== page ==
So Just What Exactly is a Rockhunt?

This is the second in a set of press releases I wrote to send to local papers in conjunction with the story on me that was published in the September 2015 Rock & Gem Magazine.

If you go rockhunting with Teri Smith, a rockhunt is a day when you go to a private ranch, accompanied by Teri, to find agate and other collectible rocks to take home with you.

Before you begin your rockhunt, you’ll want to have your vehicle ready for rough roads, dress for a desert adventure, and assemble lunch, drinking water, and simple rockhunting equipment for your group. While you can get to some of the collecting areas in a passenger car, high clearance is needed for most sites, and a 4wd vehicle is ideal.

First thing in the morning, you will meet with Teri and the other rockhunters who are going on the trip with you in the lobby of the Antelope Lodge, 2310 W. Highway 90, Alpine. Teri will have
you fill out some paperwork and collect the landowner’s fee for the rockhunt. She will then tell you the rules for the ranch you’ll be going to, tell you about what types of collectible rocks can be found there, and perhaps take you to her museum to show her examples of what she has found on that ranch on past rockhunts.

You’ll also join the Rollin’ Rock Club, a national group of rockhounds that sponsor Teri’s field trips. The Rollin’ Rock Club is a member of the American Federation of Mineralogical Societies, and participants in Teri’s rockhunts follow the AFMS rockhunting guidelines.

Teri will explain the route you’ll all take to get to the ranch, and you’ll follow Teri in your own vehicle to get there. Driving times vary from 10 minutes to more than two hours.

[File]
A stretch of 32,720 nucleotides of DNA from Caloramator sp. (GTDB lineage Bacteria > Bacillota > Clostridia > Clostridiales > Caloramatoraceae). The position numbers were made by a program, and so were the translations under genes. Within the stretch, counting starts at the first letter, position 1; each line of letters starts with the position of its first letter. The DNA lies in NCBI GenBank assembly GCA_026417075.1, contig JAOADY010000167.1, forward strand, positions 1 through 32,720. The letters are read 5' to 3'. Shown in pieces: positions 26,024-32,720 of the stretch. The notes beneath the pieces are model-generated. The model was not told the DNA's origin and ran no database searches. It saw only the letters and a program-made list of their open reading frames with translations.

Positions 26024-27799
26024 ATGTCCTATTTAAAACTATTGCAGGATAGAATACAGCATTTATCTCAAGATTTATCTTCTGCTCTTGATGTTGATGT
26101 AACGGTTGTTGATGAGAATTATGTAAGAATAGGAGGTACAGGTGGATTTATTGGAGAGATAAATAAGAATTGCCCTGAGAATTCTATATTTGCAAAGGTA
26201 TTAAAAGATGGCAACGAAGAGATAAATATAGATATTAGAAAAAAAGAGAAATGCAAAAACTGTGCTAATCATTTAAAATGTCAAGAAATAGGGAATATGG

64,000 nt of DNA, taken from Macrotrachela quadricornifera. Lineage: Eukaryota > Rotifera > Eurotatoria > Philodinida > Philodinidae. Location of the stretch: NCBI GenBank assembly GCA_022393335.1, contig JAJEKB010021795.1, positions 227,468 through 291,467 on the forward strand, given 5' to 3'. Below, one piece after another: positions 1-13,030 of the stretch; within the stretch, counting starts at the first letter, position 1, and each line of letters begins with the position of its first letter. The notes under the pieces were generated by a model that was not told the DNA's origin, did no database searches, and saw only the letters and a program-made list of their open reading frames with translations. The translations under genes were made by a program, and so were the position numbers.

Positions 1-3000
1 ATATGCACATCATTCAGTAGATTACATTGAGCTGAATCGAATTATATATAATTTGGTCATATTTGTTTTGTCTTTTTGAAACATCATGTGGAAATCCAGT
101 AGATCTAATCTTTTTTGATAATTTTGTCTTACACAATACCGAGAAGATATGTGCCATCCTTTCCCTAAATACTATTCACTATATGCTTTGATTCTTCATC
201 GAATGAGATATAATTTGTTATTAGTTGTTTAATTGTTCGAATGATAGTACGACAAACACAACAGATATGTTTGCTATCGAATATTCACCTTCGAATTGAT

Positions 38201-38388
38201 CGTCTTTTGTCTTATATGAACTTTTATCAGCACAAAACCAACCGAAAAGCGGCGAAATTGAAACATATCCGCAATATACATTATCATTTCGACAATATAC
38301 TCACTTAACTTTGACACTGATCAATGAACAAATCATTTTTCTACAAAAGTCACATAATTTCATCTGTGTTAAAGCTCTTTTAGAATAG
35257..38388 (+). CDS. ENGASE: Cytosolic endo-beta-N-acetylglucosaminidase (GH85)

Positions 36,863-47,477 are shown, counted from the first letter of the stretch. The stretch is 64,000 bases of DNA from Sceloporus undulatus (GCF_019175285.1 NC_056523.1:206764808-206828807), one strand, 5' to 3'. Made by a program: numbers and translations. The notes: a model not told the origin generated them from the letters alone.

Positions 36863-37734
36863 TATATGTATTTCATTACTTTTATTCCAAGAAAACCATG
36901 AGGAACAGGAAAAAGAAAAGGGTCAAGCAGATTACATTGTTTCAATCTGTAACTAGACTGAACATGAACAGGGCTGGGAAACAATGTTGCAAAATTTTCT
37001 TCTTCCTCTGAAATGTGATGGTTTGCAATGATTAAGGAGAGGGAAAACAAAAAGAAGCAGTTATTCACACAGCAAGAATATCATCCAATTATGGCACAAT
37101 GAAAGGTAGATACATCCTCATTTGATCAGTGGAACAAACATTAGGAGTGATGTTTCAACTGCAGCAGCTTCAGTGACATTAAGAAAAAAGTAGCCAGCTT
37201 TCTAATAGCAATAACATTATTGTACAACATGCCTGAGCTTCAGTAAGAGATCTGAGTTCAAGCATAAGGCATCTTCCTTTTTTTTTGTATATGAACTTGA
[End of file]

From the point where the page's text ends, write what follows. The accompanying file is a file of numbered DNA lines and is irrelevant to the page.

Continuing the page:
Once you arrive at the collecting site, Teri will give you some instructions, advise you of hazards in the area, and show you samples of the agate and other collectible rocks found there. You’ll make arrangements to get back together at some time later in the day, and head off in on your own to hunt for the agate.

If you’re new to agate hunting, you can remain with Teri after the others have dispersed, and she’ll give you hints on what to look for in order to find agate among the other rocks on the ground. In almost all cases, agate will be on the ground or partly covered, and digging is generally not required. Teri will make arrangements to meet with you again in a short time to critique what you’ve found. Then you’ll be off collecting on your own, and meet back with the others at the end of the day.

At the end of the collecting day, you’ll all meet back at the vehicles and compare finds for a while, then Teri will lead the group back out to the paved road. From there, you can follow her back to Alpine, stop along the way to photograph the sunset, or head to another one of the nearby towns for dinner.

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